McDermott Will & Emery‘s merger with Italian firm Carnelutti has failed, with the firms splitting just two years after their merger.
Carnelutti was staunchly proud of its 100-year history and it seems that independence served it best.
One US source from the McDermott management told The Lawyer: “The Milan partners are going to be at their most productive if they are independent – not to say that they weren’t productive when merged with us.”
As recently as three months ago, Carnelutti’s managing partner Luca Arnaboldi was making public platitudes that all was rosy with the merger. But there had been questions surrounding it from the start.
McDermott has a small London presence, and the lack of referrals it would be able to bring was seen as a problem. Under the split agreement, Carnelutti regains its Milan independence, while McDermott keeps its small presence in Rome.
The Chicago-based giant, which announced two partner hires in Rome in conjunction with announcing the split, is not the first firm to fail in its attempts to merge with an Italian firm, and history suggests it will not be the last.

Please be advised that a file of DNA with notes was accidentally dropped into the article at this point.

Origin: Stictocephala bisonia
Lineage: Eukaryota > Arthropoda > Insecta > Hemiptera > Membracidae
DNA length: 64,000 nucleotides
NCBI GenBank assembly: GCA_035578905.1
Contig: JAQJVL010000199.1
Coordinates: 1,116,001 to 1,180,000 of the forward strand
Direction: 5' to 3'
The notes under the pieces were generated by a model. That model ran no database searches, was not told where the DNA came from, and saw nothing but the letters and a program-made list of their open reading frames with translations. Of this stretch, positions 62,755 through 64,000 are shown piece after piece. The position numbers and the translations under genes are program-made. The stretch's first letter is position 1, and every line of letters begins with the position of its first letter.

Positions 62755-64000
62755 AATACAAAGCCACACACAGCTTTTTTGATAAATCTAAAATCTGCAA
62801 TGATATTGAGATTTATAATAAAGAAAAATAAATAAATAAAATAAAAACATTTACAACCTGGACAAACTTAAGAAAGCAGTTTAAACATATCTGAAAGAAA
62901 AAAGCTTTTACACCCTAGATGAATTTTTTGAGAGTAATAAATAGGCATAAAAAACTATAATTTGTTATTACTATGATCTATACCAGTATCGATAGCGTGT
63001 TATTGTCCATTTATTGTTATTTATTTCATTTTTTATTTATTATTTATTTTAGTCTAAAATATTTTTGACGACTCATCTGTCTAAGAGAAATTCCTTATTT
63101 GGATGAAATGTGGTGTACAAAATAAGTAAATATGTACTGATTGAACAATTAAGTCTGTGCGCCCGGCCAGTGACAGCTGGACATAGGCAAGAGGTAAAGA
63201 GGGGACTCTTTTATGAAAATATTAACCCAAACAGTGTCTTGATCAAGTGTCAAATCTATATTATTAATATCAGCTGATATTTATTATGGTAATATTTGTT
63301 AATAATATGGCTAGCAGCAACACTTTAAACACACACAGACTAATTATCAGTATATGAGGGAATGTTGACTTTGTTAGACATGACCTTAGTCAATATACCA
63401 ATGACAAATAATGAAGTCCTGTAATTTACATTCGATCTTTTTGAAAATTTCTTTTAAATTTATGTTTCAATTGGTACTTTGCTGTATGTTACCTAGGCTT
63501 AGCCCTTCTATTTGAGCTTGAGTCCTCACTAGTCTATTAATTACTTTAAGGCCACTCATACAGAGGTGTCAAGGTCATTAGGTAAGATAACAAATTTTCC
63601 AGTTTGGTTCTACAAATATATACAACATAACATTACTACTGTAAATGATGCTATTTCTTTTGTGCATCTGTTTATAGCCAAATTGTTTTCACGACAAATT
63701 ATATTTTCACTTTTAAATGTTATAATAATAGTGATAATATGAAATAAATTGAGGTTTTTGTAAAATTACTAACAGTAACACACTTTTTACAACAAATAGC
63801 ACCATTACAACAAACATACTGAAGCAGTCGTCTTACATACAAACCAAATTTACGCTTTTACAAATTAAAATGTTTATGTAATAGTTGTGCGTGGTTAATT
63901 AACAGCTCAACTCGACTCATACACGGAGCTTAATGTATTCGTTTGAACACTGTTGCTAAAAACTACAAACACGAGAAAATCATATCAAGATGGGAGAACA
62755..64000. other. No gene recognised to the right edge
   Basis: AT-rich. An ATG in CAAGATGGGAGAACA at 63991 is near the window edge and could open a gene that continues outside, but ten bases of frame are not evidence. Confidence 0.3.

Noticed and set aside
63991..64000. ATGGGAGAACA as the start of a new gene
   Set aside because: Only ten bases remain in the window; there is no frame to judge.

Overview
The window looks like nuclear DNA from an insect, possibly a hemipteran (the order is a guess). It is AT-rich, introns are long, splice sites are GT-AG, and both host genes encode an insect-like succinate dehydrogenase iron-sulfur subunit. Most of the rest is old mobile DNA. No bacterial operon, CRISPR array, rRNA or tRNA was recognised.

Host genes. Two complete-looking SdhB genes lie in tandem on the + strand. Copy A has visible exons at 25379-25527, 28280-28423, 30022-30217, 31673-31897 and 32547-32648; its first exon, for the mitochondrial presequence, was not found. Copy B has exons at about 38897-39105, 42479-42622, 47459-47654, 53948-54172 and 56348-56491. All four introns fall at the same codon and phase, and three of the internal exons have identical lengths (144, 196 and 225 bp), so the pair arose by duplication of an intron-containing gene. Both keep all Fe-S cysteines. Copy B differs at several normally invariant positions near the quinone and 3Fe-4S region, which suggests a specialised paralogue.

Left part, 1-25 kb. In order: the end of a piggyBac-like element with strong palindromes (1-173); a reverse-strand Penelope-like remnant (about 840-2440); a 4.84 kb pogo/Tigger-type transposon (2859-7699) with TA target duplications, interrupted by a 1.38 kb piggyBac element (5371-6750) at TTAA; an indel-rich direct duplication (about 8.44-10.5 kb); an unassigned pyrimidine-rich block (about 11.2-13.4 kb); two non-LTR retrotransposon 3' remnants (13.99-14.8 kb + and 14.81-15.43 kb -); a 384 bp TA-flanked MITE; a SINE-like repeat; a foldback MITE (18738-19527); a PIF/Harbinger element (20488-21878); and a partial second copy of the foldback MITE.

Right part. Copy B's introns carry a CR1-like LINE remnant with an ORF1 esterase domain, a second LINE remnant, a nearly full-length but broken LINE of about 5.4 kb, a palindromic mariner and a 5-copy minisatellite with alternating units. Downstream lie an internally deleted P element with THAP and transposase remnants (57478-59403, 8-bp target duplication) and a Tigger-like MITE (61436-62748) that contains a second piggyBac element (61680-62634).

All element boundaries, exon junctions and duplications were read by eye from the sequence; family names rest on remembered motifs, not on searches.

Clifford Chance had an acrimonious divorce from Grimaldi e Associati in 2002, with that merger also lasting only two years.
Both McDermott and Carnelutti have publicly been at pains to stress the break up is amicable.
If there is friction between the two, it has been well hidden by the management of both firms, even from its own partners. McDermott partners on both sides of the Atlantic said they had been briefed by senior management that the split was “entirely good-natured”.
But McDermott’s failure to get the Milan lawyers to see themselves as part of an international firm has surely caused friction. Given the Italian attitude to independence, the split had an air of inevitability about it.
Indeed, The Lawyer, when analysing the merger almost two years ago to the day (27 October 2003) questioned how long it would last. The Lawyer wrote: “What are Carnelutti and McDermott Will & Emery thinking? While Carnelutti has had problems over the years, it is still seen as a better firm in Italy than McDermott is globally.”